Patrick McManamny discusses how pharmaceutical companies are struggling to obtain and enforce patent rights under India’s patent system. In recent weeks two further companies have suffered set-backs.
Tykerb (Lapatinib ditosylate) is an oral drug sold by GSK for the treatment of breast cancer. In a decision having mixed outcomes for GSK, India’s Intellectual Property Appellate Board (IPAB) considered the validity of two patents following a challenge by New Delhi-based Fresenius Kabi Oncology Ltd (Fesenius). The patents in question are:
Fresenius attacked the patents as being obvious, not enabled and for filing under Section 3(d) of the Indian Patents Act, which prevents patenting of new forms of known drugs that of not have improved therapeutic efficacy.
The IPAB upheld the patent covering lapatinib per se (IN221017), meaning that GSK currently has patent protection for Tykerb in India until 2019. However, the IPAB held that the patent directed to lapatinib ditosylate (IN221171) failed under Section 3(d) and was not an invention. On this basis, the IPAB has revoked this patent, which would have provided protection for GSK until 2021. Thus, GSK has fared better than some pharmaceutical companies in recent times, since they have maintained a degree of patent protection.
In a case involving a different set of circumstances, three divisional patents held by Roche encompassing trastuzumab (the active ingredient in Herceptin) have been lapsed by the Indian Patent Office. According to the Indian Patent Office, the patents were lapsed because Roche failed to follow proper patent procedures in filing and prosecuting the applications giving rise to the patents. The Indian Patent Office also indicated that Roche was given the opportunity attend a hearing regarding the patents, however chose not to attend.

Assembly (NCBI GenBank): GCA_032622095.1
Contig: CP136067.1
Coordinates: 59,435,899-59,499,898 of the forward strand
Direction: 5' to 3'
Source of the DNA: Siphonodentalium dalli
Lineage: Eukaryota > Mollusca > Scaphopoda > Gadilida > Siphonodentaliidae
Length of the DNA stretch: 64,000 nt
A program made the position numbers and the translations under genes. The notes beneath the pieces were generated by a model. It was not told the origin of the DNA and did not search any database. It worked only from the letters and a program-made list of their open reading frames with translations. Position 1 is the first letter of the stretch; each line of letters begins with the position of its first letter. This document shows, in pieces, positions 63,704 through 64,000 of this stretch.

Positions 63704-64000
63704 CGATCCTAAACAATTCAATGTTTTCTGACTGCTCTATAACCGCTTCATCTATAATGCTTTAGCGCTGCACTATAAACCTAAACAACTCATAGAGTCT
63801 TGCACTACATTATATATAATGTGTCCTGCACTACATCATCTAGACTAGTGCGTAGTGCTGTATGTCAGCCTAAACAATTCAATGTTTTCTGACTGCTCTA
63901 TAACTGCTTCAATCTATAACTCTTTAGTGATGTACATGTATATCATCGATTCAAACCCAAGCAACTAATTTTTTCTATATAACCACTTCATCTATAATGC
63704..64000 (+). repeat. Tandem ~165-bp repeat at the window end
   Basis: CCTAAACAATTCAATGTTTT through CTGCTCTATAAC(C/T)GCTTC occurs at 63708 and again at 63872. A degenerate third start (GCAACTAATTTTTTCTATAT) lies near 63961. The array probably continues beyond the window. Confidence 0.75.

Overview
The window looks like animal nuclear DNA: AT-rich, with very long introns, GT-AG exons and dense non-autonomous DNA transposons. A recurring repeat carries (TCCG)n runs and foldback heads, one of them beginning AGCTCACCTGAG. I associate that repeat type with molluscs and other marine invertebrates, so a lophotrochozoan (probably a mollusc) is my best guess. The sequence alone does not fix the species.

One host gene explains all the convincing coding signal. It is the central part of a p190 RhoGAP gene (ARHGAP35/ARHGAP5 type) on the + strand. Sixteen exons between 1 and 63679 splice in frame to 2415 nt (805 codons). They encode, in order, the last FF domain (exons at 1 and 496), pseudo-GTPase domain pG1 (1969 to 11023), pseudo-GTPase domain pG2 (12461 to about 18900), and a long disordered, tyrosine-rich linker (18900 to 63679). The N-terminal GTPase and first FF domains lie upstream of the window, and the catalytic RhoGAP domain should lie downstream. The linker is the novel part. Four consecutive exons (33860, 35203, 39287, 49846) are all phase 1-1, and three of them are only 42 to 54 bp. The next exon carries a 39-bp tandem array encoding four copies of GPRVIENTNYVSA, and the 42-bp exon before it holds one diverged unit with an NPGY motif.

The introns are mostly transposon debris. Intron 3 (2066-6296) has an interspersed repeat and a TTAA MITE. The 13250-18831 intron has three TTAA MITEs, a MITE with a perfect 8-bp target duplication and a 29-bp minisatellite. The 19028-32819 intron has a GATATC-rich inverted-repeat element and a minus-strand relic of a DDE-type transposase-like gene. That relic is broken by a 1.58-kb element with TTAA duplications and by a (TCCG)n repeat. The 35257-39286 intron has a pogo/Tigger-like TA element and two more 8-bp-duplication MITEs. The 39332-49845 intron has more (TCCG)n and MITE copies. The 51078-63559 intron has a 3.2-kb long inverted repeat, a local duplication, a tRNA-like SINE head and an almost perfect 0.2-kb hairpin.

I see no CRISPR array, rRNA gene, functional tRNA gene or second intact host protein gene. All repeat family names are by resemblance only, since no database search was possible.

As with GSK, Roche holds a patent protecting Herceptin and this patent is not affected by the current decision. However, if the divisional patents are not re-instated, Roche will have lost additional patents protecting this blockbuster product. Furthermore, the Indian government has previously reported that it is considering issuing a compulsory license under Roche’s patents to permit production of a biosimilar version of this product. According to the Economic Times, Roche has had some positive news regarding the licensing issue with an application for a compulsory license being refused or delayed, and the Indian Government making enquiries as to whether any company is actually ready to launch a biosimilar version of this product before making a final decision.
Both of these cases highlight that India continues to be a difficult jurisdiction for pharmaceutical companies to obtain enforceable patent protection, and that any company looking to protect such products in India should seek the assistance of experiences legal counsel.